When Patty Ris began choking on a piece of hamburger meat at a senior living center in Cincinnati, Ohio Monday night, she was lucky one man was there to come to her rescue. Though it was one of the few times he ever had to use the method himself, Dr. Henry Heimlich, the 96-year-old developer of the famed Heimlich maneuver, was finally able to put his own procedure into practice and save Ris' life.
"I definitely would have died right then and there," Ris, 87, told the Associated Press. "There was no doubt about it."
During dinner on Monday, Heimlich was seated behind Ris and noticed she was showing signs of choking—her face had become unnaturally pink and she was having difficulty breathing. Despite his age, he rushed behind her and was able to dislodge the piece of food using his own technique.
"As soon as I did the Heimlich maneuver, a piece of meat with a bone in it immediately popped out," he explained.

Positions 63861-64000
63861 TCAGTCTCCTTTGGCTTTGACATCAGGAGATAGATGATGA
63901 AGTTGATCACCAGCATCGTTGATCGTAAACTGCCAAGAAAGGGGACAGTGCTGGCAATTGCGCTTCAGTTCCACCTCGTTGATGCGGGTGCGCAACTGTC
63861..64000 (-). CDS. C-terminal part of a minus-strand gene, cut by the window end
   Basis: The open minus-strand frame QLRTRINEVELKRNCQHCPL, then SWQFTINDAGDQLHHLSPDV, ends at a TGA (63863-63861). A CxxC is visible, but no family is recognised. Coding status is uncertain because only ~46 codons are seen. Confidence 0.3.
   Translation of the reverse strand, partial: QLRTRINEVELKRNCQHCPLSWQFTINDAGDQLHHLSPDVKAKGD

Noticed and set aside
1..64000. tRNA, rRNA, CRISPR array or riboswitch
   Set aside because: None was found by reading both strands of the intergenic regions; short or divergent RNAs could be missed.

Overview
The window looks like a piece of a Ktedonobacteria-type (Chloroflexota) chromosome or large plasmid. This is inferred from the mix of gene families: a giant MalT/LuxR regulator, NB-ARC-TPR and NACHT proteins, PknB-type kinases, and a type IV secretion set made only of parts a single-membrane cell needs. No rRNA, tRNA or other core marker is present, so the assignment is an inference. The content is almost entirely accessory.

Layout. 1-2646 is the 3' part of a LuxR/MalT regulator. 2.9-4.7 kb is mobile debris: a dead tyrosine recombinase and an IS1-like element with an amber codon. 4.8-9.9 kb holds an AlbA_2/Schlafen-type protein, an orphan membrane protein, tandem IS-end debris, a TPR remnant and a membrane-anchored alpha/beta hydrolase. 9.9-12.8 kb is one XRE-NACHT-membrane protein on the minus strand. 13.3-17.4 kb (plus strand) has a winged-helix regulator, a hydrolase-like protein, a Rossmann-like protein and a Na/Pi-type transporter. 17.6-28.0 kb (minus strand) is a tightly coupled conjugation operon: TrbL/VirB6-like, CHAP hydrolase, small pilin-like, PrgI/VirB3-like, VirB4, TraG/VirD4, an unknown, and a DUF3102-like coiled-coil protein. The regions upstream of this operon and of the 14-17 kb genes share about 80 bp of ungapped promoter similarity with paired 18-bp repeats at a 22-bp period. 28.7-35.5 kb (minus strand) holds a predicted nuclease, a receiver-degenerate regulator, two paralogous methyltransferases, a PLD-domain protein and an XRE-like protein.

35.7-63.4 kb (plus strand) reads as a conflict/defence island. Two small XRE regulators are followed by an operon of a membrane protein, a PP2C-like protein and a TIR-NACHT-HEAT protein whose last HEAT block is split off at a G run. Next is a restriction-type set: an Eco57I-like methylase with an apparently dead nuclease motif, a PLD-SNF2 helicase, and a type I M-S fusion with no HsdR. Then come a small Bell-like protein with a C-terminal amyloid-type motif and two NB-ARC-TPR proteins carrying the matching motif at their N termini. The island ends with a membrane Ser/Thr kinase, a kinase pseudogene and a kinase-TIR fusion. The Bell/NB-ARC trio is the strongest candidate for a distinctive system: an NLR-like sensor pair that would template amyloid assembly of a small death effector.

According to the AP, Heimlich developed after reading about a number of choking deaths in the press. In 1972, the New York Times reported that roughly 3,000 Americans had choked death to that year. Two years later, Heimlich would publish his initial findings on the subject in an essay titled “Pop Goes the Café Coronary,” in the journal Emergency Medicine. Now, more than four decades since it's publication, Heimlich's work continues to save lives.
"God put me in this seat next to you," Ris told Heimlich on Monday.
[via Associated Press]